Greatest Levels in Gaming: “Alex Kidd in Miracle World” (SEGA Master System, Attack Helicopter Week Special)
Since Alex Kidd is oddly relevant this year, today we’re going back to an Attack Helicopter Week of years past to look at one of the most innovative stages from SEGA’ flagship title for the Master System, Alex Kidd in Miracle World.
In the mid to late 80s, the SEGA Master System was the underdog in a sales race with the Nintendo Entertainment System juggernaut. Despite starting development as a Dragon Ball license, SEGA eventually tapped Alex Kidd in Miracle World‘s titular hero to replace Opa-Opa as the company’s mascot and compete more directly with Nintendo’s Mario. The game was released in 1986, and was well-received by press and fans, alike.
Alex himself was Prince of the planet Radaxian on a quest to rescue his older brother and solve the mystery of his father’s disappearance. Alex’s primary attack was his rock-shattering punch ability, but there were several items and upgrades to collect throughout the game to assist the young prince on his journey. Among these are several vehicles, including a motorcycle, a motorboat, and a helicopter – well, a pedicopter, to be precise.
While all three vehicles were fun, we’re of course going to focus on the first pedicopter stage for our Attack Helicopter Week purposes. The player rapidly pressed the jump button to continually “peddle” the copter along, while you are equipped with a small gun mapped to your attack button. The movement of the pedicopter took a lot of patience and finesse to master, and there are a few enemies to contend with, but they’re not much trouble. The fun of the stage comes from skillfully piloting your pedicopter to collect as many moneybags as you can. It’s almost like a bonus stage, in that sense, but it’s not without danger.
The challenge mostly comes from the number of indestructible red orbs placed throughout the stage. They are frequently placed near the moneybags, and you have to decide if going for the extra cash is worth the risk. If your propeller touches one of these orbs, it’s off to the depths of the ocean with you!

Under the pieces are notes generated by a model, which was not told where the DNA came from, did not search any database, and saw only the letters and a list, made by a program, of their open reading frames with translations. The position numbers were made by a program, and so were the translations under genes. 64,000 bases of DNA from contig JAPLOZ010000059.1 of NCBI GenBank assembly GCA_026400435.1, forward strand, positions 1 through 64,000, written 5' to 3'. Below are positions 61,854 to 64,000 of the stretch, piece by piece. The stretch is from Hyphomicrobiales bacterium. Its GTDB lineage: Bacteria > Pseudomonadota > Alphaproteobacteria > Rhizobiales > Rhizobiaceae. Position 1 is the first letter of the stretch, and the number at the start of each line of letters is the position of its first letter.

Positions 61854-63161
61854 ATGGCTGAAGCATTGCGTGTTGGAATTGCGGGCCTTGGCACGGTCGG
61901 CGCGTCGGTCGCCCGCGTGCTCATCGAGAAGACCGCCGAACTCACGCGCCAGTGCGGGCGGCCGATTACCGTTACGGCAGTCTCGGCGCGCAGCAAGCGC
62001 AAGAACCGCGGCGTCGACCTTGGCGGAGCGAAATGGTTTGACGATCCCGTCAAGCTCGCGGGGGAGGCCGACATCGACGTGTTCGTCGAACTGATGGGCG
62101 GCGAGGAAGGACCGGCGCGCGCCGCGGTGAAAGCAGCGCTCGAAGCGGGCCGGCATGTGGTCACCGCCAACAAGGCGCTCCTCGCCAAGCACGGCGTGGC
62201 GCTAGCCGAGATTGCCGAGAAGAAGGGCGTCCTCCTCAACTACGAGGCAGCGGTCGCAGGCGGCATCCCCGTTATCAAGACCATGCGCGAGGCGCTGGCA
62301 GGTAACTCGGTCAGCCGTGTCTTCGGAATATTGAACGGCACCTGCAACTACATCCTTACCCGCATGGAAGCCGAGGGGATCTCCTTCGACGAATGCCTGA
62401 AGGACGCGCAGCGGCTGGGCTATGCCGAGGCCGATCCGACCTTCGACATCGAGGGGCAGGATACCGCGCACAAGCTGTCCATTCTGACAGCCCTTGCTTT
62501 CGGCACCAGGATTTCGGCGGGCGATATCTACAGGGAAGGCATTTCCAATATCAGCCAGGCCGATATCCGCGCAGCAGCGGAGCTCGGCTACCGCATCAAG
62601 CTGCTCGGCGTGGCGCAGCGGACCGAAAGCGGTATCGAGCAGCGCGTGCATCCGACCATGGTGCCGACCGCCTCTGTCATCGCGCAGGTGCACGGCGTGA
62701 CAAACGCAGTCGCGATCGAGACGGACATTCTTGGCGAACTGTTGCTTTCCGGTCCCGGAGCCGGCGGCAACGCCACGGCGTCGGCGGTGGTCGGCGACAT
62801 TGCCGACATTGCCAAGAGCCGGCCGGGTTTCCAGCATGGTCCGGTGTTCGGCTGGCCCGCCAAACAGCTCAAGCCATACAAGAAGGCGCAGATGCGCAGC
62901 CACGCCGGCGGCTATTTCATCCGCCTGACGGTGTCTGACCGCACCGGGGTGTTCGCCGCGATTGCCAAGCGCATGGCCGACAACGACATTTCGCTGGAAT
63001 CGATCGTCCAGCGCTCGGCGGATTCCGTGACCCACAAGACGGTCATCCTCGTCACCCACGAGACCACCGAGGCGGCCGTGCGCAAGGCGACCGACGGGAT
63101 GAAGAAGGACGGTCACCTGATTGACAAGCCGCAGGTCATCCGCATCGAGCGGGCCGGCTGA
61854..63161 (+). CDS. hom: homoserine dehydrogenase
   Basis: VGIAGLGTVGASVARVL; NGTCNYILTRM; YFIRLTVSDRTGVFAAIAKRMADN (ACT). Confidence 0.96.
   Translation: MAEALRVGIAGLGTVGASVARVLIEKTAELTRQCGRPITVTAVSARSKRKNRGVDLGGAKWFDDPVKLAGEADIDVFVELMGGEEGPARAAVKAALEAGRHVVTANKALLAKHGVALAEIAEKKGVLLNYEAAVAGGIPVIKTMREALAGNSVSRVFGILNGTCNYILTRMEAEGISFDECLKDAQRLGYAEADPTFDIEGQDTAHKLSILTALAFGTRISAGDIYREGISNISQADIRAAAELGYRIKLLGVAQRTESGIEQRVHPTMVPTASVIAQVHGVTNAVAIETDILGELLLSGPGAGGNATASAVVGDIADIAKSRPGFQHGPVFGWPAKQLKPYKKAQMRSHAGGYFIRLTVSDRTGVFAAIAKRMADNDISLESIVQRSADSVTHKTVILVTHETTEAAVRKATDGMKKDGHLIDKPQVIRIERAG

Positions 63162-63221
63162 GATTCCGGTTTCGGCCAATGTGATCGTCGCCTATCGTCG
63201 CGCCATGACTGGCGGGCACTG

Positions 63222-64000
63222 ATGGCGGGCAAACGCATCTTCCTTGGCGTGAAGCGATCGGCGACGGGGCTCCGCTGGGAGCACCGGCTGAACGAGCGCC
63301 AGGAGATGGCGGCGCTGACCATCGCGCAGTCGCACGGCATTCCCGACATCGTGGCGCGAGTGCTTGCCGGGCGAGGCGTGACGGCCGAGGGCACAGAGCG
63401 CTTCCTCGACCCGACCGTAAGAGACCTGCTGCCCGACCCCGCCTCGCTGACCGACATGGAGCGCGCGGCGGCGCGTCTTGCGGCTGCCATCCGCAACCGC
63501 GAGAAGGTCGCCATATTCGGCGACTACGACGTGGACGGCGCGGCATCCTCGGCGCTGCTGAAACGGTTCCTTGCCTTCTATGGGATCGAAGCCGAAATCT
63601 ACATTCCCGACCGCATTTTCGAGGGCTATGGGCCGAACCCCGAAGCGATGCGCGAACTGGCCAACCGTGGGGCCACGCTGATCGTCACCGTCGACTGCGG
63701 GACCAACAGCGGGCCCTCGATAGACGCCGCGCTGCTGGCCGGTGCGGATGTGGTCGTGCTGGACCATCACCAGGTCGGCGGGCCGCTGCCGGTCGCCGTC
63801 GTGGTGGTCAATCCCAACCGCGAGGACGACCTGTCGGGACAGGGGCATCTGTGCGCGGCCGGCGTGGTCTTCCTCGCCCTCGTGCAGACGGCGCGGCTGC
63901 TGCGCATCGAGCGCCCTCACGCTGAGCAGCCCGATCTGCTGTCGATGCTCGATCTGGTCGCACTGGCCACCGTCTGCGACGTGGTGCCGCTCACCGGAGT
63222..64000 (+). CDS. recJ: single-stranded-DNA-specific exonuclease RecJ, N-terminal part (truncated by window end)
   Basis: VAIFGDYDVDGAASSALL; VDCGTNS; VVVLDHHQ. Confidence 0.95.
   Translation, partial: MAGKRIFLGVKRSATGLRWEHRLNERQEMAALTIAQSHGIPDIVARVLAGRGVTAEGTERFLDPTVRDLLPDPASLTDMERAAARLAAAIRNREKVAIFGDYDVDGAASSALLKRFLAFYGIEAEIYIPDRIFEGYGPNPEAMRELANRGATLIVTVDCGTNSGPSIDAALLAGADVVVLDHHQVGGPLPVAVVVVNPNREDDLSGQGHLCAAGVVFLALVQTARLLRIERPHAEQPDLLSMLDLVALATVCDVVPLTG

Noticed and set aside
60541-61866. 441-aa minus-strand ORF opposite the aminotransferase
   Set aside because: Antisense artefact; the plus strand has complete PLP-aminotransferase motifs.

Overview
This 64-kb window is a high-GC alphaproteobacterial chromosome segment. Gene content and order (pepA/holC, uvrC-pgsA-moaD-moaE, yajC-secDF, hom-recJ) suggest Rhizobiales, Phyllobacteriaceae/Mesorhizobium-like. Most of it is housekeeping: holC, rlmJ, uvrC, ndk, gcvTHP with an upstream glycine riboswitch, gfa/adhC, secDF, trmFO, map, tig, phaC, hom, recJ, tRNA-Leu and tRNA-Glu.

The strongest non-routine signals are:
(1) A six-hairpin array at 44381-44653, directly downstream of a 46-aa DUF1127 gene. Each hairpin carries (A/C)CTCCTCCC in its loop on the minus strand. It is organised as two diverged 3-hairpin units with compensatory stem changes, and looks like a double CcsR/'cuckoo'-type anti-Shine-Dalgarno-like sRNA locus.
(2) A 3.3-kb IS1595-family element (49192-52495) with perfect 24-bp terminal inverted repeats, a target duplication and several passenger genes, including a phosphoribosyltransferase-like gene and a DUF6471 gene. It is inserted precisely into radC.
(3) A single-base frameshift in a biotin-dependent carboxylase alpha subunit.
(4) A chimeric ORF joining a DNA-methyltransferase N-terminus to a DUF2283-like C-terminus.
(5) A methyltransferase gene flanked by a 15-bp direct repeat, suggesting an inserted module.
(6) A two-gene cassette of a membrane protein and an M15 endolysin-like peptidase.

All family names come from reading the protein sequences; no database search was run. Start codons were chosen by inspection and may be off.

But that is part of the game’s innovation. Despite being rudimentary now, in 1986, a platforming character jumping into a vehicle and changing the gameplay was a new concept. It would be two years before Mega Man would do it in Mega Man II, and three years before Mario would do it in Super Mario Land. There weren’t many games at the time that offered a seamless transition between completely different types of gameplay, either. Once you got knocked out of your pedicopter, you splashed into the sea and the flying stage instantly becomes an underwater swimming stage (the latter of which being far more challenging, putting even more pressure on the player to succeed in piloting the pedicopter).
There were a few other areas later in the game where Alex can grab (or purchase) another pedicopter, and these stages aren’t always set up like bonus stages. In some of those levels, the pedicopter will help you avoid giant quicksand pits and quick-firing thunder clouds. It definitely comes in handy, and you’re (hopefully) well-trained thanks to the earlier “bonus” stage set over the open ocean.
The pedicopter became such an iconic part of Alex Kidd in Miracle World, that not only would it return in Alex Kidd in the Enchanted Castle, but it would also be featured as Alex’s “all-star” move in Sonic and SEGA All-Stars Racing.
Though SEGA’s Master System was never able to topple the mighty NES, and subsequent Alex Kidd titles never reached the level of success of Miracle World, the first Alex Kidd outing truly was a pioneering game. You can pick up Alex Kidd in Miracle World as part of several SEGA collections, or individually via digital stores such as the Nintendo eShop. There is also a remake coming sometime in 2021 titled Alex Kidd in Miracle World DX, which is headed to both Steam and consoles.